After “I Thirst,” the other obvious pick for a radio single is “We Shall See Jesus.” The song has never been singled to Southern Gospel radio (at least by a major group), and the new rendition brings enough to the table that the right promoter should easily be able to take it to #1.

The group has named their current tour the Influenced & Inspired tour, specifically featuring the songs on this project. All indications are that they plan to tour the project for at least a year, so there should be time to send at least three singles to radio. Since the two most obvious picks are both ballads, a third single would need to be uptempo. “Step into the Water,” “Boundless Love,” and “Movin’ Up to Gloryland” would probably be the three contenders. Of those, “Boundless Love” is certainly the rendition which brings the most new to the song; “Step Into the Water’s” well known radio history as the Cathedrals’ most successful radio single of all time would likely remove it from consideration.

Granted, had I been part of the decision making process, I would likely have swapped out a few songs and changed several arrangements. But such is the subjective nature of a tribute. All in all, though, this is a strong project, a worthy tribute to the group it honors.

Produced by: Wayne Haun. • Group Members: Ernie Haase, Devin McGlamery, Doug Anderson, Tim Duncan. • Available from: Artist. Review copy provided. • Song list: Wedding Music; Step Into the Water; Boundless Love; I Thirst; This Ole House; Champion of Love; I’m Gonna Live Forever; Can He, Could He, Would He; Wonderful Grace of Jesus; Sinner Saved by Grace; Old Convention Song; Mexico; God Delivers Again; Life Will Be Sweeter Someday; Movin’ Up to Gloryland; Plan of Salvation; We Shall See Jesus; Yesterday; Gentle Shepherd; He Made a Change; Oh, What a Savior.

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73 Letters to the Editor

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  1. I love the historical context in this review. Thanks!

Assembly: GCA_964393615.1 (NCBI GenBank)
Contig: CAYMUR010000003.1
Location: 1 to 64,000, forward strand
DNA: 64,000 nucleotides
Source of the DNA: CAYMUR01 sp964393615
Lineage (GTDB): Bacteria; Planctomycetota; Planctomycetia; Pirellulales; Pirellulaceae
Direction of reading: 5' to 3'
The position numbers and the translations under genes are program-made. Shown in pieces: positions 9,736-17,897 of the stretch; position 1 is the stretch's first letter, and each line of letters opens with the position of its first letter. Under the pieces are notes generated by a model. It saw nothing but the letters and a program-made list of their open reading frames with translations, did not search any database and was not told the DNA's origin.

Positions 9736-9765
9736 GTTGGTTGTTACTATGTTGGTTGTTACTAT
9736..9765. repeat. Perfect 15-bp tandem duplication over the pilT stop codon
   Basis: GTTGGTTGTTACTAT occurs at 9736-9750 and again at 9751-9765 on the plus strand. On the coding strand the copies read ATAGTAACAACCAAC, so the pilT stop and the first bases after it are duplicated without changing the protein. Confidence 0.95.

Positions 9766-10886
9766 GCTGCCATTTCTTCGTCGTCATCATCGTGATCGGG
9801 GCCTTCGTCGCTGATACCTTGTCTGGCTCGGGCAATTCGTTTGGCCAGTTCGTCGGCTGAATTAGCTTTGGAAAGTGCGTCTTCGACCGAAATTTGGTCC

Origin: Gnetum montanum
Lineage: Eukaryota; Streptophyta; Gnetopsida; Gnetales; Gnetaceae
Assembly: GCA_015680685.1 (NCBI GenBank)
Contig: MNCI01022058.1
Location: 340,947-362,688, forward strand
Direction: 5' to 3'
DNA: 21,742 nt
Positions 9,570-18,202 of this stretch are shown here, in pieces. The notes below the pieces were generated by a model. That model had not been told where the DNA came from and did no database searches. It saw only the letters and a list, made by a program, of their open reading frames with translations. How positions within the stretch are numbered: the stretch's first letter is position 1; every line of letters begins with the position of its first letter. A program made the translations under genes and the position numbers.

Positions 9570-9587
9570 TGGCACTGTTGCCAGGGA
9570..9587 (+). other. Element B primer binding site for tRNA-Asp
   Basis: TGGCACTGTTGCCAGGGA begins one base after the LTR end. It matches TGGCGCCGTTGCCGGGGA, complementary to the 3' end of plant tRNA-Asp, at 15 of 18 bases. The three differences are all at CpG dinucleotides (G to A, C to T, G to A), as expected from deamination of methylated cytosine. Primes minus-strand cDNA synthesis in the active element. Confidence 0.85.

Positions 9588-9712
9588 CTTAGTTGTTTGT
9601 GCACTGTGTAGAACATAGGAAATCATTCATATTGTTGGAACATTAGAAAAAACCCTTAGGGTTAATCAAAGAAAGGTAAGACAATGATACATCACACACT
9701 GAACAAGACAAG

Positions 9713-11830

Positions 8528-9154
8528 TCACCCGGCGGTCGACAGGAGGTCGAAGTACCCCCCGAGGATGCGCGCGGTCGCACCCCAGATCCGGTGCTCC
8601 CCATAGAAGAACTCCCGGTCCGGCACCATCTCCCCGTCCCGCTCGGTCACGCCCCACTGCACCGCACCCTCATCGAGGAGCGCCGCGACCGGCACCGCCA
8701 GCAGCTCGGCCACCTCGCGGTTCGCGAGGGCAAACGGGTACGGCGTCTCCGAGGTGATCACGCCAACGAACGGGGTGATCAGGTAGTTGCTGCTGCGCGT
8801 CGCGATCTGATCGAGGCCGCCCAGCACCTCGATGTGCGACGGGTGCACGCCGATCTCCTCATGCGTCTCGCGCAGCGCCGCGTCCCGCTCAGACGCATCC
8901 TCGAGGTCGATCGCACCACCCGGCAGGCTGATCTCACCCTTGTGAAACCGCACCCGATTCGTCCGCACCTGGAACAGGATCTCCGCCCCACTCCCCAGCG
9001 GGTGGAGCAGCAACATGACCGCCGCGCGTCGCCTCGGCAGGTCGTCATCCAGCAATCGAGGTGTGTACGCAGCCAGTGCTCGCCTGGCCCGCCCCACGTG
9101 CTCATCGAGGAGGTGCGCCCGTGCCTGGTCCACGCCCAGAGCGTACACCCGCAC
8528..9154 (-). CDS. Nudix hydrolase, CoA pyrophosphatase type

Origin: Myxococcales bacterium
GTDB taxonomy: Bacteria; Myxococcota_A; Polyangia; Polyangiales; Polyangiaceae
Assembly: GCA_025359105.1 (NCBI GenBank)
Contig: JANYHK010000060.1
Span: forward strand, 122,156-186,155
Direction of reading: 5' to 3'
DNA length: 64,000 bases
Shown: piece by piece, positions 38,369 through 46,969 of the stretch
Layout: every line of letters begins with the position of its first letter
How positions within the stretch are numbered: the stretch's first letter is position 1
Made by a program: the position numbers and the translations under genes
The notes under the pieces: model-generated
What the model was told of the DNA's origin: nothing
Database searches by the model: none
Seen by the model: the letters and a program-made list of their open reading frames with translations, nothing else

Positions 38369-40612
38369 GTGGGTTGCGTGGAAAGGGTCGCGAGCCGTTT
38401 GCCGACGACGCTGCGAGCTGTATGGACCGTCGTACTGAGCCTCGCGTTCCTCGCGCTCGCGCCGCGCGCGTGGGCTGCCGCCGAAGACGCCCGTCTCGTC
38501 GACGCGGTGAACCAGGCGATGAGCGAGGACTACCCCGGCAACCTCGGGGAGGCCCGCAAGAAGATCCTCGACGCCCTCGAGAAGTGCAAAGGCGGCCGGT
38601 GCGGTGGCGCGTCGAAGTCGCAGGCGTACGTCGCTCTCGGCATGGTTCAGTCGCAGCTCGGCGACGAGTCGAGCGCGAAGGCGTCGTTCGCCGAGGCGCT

• You’re welcome! As a history major and published historian, that really tends to be my strength. I just don’t use it as often as I ought to here!

  2. I notice they didn’t pick out any songs that were Trammell or Funderburk features, unless you count the choruses of “Can He…” or “Boundless Love”. I guess none of them really fit? I personally think Ernie would do fine on a tribute for something like “Somebody Touched Me”, and Devin could give “Master Builder” a go. But only so many songs will fit on one album. Maybe for Volume 2? 🙂

    Seriously, though…I’ve never professed to be a huge EHSS fan (even though I do have all but 2 of their CDs), but I have great respect for their musical abilities and I enjoyed watching the truncated version of this that was on TV last week. They’ve really done a classy job, and that’s the one thing you ask for on a project like this.

    • Haase and Funderburk are very different styled tenors, and Haase is intentionally pacing himself to last 30 or 40 years, instead of 10.

      As Haase makes more clear in the DVD portion of the tribute, it’s really mainly a tribute to George and Glen – and to those songs, whether or not those two were featured – that are so quintessentially Cathedrals that they could not omit them.

      • That’s a good point. The night did seem to be about Glen and George.

      • It’s always been about Glen & George. That’s what intrigues me even about the original group. I mean look at a project like Deep in the Heart of Texas. There’s Ernie, at the height of his powers, singing his heart out, and yet the focus is still VERY much on G & G. Or look at the Cats Reunion vid, where you have allll the tenors and baritones on one side… and George and Glen on the other.

        George and Glen were the Cathedrals. ‘Nuff said.

      • You are correct NewSoGoFan, the Cathedrals have always been G & G. They just had it. They only picked the very best to come in the group with them and the quality of their sound was always the best.

      • Yes, I would agree with that. I guess since Mark Trammell is my all-time favorite gospel singer, and Danny Funderburk is my favorite all-time tenor, my mind automatically goes there, wondering about “Mark songs” and “Danny songs”. But yes, George and Glen were always what the group revolved around (besides the Lord himself, of course).

      • And of course, if there is a third/fourth to Glen, George, and the Savior, it would be Roger Bennett, since he spent over half of the years the group was on the road on the Cathedrals bus, and Ernie made a point of recognizing Roger’s widow at the DVD taping.

      • Yes, I had forgotten about Roger. Maybe I’m biased because Roger has been so pivotal in my becoming a fan of the Cathedrals and gospel music as a whole, but he really brought a special something to the group that can’t quite be described in words.

        Plus, I think (correct me if I’m wrong) that he put in the most road-time of any member G & G brought on board.

      • Yes – as I mentioned in my post right before yours, he spent more than half of the years the group was in existence on the Cathedrals bus – 18 or 19, I think. The next closest would have been Mark Trammell (1980-1990).

      • By years (approximate, but the order should be about right):